Maricé Morales: Women Should Know Their Value in the Workplace

Montgomery County Councilmembers Evan Glass and Nancy Navarro join advocates supporting Glass' bill ensuring that applicants for county jobs won't have to disclose their prior salaries. Photo by Marice I. Morales

One of the challenges of the job application process is knowing what your “market value” is and being able to communicate that in a way that doesn’t turn off the person reviewing your application. Experts on the subject of self-promotion in men versus women say that we are still living in a society where women are more likely to praise the work of others before promoting their own work because doing so makes them uncomfortable.

Because our value is necessarily tied to how we evaluate our own performance and work product, women will choose to take the modesty route, making them less likely to push back on a first offer than men are. The practice of asking for salary history as a benchmark to peg salaries only perpetuates the already stark pay gap between men and women.

When it came to negotiating my own salary for my first legal job, I found that I was nervous about countering the employer’s initial offer with the fear that the offer would be rescinded altogether. Only after running my initial number by male friends with similar experience and skill sets, did I find the courage to send in a counteroffer.

Luckily, these men were open about their salaries and the bonus structures they set up with their respective employers. Without their guidance, I would have most likely left opportunities for higher pay on the table.

The three times I’ve relied on this circle of friends to dictate what I should be asking for and leveraging my particular strengths, employers met every single one of my requests. Of course, I conceded on many parts of my employment contract, but felt comfortable with what I walked away with. In every instance, my friends would have asked $10,000-$25,000 more than the original counter offer I had in mind! I found myself sick to my stomach just waiting to hear back from the employer – because I felt that I had strayed far, far away from what my gut feeling had been.

Maricé I. Morales

I noticed early on that in lieu of disclosing my previous salary, communicating my salary expectations along with an explanation would get me closer to what my trusted circle of friends believed my market value was. To satisfy my self-imposed guilt for asking for more than my gut was telling me, I opted to send an addendum justifying the amount I was asking for.

By not knowing what their market value is, coupled with the tendency of being less likely to self-promote, women are inadvertently positioned to earn less. This is an opportunity for good government to step in and cure this unfair practice.

Montgomery County Councilmember Evan Glass is introducing the Montgomery County Pay Equity Act to ensure that that no one applying for a county government position will be forced to disclose what they were making at their previous job. Glass’s office reviewed the salary disparities between men and women employed by the county. The results uncovered a significant pay gap in department managerial positions, finding that in the Department of Health and Human Services, for example, the female worker earns 66.8 percent of her male counterpart’s salary.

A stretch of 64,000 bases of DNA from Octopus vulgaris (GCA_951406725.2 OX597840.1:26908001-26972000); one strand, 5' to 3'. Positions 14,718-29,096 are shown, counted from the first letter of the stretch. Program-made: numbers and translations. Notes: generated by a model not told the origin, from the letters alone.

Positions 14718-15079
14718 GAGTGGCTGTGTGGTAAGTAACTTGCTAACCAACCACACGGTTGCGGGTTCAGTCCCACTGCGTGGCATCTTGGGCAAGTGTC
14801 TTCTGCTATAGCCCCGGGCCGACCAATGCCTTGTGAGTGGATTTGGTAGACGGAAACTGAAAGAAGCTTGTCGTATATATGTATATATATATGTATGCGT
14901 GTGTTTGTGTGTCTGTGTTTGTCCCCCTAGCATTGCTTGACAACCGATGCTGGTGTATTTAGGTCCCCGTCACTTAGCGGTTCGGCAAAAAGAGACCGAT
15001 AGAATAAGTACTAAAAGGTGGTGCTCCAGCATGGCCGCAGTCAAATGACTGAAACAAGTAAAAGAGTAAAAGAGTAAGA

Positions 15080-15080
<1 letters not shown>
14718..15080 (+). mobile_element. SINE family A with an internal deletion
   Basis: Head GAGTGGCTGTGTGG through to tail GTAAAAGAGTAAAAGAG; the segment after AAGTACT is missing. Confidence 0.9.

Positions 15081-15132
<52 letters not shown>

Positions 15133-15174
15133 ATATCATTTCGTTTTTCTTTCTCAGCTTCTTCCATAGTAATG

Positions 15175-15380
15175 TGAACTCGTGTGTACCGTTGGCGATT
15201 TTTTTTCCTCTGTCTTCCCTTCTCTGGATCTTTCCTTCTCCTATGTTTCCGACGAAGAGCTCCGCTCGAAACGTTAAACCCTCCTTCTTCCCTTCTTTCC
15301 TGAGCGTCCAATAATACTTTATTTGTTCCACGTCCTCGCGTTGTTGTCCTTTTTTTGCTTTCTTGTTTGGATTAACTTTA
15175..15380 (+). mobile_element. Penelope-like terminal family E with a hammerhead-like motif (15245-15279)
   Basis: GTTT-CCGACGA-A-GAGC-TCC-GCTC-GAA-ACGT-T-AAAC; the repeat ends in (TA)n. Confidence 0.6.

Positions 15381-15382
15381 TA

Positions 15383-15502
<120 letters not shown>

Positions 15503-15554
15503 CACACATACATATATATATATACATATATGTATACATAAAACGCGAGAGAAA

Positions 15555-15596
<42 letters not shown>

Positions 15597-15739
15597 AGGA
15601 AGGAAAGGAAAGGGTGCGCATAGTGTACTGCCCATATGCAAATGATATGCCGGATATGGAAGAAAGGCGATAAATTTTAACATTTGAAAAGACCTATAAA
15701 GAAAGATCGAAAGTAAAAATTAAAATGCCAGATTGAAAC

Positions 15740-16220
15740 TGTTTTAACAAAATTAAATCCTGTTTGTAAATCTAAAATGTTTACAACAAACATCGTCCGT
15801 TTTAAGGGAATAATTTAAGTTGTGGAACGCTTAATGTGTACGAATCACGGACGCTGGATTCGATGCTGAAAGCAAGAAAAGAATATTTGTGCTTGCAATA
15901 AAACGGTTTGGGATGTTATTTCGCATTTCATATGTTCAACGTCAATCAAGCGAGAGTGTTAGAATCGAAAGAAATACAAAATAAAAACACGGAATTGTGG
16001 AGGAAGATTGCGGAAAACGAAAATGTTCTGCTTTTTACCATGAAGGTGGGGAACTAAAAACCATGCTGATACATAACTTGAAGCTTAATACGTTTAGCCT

“Even in a progressive jurisdiction like Montgomery County, there is a stark pay gap between employees of different genders in the same grade levels, and I find that completely unacceptable,” Glass said.

At a news conference in the councilmember’s office, supporters ranged from national women’s economic justice policy groups to county labor organizations including SEIU Local 500 and representatives from the Montgomery County Commission for Women (CFW).

“The commission supports hiring practices that determine salary by using an applicant’s skills, experience and responsibility rather than using arbitrary factors like previous earnings,” asserted Nicole Drew, president of the Montgomery Commission for Women.

The bill would also require a bi-annual report on gender pay equity among county employees beginning in 2022. The legislation currently has the endorsement of every councilmember, including County Council President Nancy Navarro, currently the only woman serving on the council.

“The Council has in prior years passed legislation to address pay equity issues among county contractors, but it is disappointing to uncover that no one was analyzing gender disparities among county workers,” Navarro said. “This bill can hopefully begin to correct this wrong within our own county government.”

While this is a great start, legislation limiting this practice to protect not only county employees, but those in all sectors is needed. As of now, Montgomery County would be the first in the nation to pass this local legislation if successful this year. Currently New Jersey, Pennsylvania, Illinois, New York and Michigan have already passed a version of this bill. And only a handful of localities are introducing similar legislation this year including New Orleans, Salt Lake City and the District of Columbia.

Here’s to a day when women can trust that their workplace value will be fairly assessed and can apply for jobs without the fear of being offered a lower salary simply based on their gender.

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